The Bronica style 6x6 TLR looks nice too. An advantage to those is that there's no mirror swing, you just hit the button and the shutter triggers. I will say, the RB67 is quite a heavy camera, especially compared to a modern DSLR with anything other than a super-zoom on it. The waist-level viewfinder is great, and unless you're doing real hurried street photography, accounting for the light fall-off and using the knob to focus is not a problem. Once I get a good neck strap and the adjustable grip, I might just try out some street photography with it, but until then I'll mostly just be on a tripod.

how much of an effect does it have?
if it was like losing two stops when fousing at 7 meters id probably steer away, how much of a nucinece would you say it is?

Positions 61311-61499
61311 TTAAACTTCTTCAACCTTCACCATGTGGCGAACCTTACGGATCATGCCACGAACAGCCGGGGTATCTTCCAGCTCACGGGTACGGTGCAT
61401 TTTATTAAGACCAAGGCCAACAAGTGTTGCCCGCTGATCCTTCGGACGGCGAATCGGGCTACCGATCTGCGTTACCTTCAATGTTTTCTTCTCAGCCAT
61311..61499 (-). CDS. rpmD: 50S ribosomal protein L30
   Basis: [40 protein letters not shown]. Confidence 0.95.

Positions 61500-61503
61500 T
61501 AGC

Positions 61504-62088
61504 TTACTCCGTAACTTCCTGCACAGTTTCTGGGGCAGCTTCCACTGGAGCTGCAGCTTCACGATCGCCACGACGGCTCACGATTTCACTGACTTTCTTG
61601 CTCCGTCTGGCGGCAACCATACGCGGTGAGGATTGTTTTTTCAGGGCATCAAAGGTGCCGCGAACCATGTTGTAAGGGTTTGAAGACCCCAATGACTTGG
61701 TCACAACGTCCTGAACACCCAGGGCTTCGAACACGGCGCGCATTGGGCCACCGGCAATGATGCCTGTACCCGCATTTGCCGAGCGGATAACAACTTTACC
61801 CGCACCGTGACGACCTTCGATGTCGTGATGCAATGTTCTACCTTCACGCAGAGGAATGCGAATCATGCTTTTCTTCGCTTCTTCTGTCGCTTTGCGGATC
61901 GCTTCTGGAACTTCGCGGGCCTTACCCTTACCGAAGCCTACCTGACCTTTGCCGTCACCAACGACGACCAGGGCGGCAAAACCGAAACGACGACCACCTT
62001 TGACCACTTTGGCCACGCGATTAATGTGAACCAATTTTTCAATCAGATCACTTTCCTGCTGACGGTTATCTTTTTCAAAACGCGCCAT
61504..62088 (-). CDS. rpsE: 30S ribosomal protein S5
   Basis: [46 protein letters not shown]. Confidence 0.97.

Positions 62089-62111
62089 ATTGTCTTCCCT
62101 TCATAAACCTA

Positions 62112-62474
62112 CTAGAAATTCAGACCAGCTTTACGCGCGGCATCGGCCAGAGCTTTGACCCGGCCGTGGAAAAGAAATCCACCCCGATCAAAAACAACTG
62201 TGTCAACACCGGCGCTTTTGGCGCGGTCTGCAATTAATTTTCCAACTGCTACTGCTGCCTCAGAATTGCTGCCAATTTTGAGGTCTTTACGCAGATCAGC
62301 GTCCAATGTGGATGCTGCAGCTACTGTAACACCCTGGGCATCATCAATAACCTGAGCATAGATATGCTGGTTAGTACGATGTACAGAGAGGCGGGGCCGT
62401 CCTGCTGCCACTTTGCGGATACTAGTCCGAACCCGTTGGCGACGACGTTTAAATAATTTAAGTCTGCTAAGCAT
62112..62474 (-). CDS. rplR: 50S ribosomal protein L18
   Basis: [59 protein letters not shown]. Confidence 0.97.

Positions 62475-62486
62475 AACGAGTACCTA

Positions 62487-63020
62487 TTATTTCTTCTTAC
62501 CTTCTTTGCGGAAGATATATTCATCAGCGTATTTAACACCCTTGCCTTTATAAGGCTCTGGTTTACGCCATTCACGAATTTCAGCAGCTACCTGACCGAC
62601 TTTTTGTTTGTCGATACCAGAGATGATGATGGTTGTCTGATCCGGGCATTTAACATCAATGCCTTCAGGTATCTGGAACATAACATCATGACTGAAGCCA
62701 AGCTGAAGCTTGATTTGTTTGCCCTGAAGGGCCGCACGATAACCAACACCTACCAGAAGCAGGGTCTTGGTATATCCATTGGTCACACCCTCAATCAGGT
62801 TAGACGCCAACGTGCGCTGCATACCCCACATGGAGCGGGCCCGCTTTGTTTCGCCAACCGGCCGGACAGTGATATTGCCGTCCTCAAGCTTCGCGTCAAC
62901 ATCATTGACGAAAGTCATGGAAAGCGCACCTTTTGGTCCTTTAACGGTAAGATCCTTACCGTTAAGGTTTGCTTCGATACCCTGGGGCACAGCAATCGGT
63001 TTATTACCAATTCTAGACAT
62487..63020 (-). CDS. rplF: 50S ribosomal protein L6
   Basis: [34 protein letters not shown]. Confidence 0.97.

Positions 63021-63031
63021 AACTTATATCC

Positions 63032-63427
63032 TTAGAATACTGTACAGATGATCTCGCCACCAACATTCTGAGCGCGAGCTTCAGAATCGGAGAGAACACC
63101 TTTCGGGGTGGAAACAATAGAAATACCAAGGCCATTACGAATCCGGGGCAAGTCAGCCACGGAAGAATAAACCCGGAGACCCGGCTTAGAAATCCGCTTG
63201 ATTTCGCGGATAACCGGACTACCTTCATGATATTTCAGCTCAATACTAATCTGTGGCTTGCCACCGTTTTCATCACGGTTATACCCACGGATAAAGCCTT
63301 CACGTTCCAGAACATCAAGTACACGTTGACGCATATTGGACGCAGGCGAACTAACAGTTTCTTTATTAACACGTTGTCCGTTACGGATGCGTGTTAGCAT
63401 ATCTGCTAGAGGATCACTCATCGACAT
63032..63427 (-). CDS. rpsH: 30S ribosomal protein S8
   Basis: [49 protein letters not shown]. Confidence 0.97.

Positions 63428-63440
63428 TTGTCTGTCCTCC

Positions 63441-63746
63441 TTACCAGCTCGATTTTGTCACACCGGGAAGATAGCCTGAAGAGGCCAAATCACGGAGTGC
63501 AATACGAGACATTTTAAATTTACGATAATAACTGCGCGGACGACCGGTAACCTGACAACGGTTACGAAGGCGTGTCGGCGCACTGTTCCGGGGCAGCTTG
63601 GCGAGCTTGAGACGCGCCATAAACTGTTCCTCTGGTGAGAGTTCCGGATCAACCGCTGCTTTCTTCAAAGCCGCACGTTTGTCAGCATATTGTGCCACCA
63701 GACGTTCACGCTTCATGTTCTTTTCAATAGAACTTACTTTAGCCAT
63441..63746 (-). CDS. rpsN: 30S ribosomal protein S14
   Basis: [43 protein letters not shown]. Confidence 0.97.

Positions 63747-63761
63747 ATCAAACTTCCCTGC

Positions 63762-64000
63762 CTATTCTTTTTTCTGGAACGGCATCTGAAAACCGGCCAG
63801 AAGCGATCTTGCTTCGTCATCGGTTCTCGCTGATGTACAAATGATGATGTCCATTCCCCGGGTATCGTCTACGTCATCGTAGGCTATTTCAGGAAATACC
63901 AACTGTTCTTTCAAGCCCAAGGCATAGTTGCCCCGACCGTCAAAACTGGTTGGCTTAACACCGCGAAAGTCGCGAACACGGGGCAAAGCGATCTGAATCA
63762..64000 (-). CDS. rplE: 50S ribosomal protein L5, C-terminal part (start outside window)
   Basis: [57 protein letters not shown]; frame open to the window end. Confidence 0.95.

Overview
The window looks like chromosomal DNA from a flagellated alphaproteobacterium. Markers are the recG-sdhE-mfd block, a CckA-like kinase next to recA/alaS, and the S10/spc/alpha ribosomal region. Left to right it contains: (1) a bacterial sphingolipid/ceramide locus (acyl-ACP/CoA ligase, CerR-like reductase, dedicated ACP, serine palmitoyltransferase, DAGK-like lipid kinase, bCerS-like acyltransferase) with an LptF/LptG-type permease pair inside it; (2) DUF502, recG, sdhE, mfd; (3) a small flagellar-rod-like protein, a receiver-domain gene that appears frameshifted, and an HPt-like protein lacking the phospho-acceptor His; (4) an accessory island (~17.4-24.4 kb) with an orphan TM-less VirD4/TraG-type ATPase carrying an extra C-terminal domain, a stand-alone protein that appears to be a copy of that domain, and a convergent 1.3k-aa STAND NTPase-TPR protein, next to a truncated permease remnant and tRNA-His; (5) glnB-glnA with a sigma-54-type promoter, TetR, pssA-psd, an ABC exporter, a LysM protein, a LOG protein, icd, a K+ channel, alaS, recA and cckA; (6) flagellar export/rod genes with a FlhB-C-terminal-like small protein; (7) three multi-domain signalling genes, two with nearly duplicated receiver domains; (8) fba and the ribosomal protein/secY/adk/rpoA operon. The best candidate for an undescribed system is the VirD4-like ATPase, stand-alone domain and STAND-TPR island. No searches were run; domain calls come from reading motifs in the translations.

If I recall correctly, there's a small guide on the side of the RB67 which depends in part on the lens used, and the distance to subject (aka how much extension). If I'm remembering right, the compensation is 0.5-1 EV, I don't think it's more than that. Through experience I'll probably learn to compensate properly, and more fine grained, but if you're anywhere beyond 10-15 feet or so, on the 180mm (medium to long portrait length on the RB67) lens there's almost no extension so no compensation needed.
5D mark 2, 5D mark 3, EF 17-40mm f/4L,  EF 24-105mm f/4L IS USM, EF 135mm f/2L, EF 85mm f/1.8
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Dantana

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Re: Medium Format Film
« Reply #8 on: March 12, 2013, 08:17:41 PM »
Sorry, sounded like you were just experimenting with MF. If you're shooting events then I take back the Kiev comment.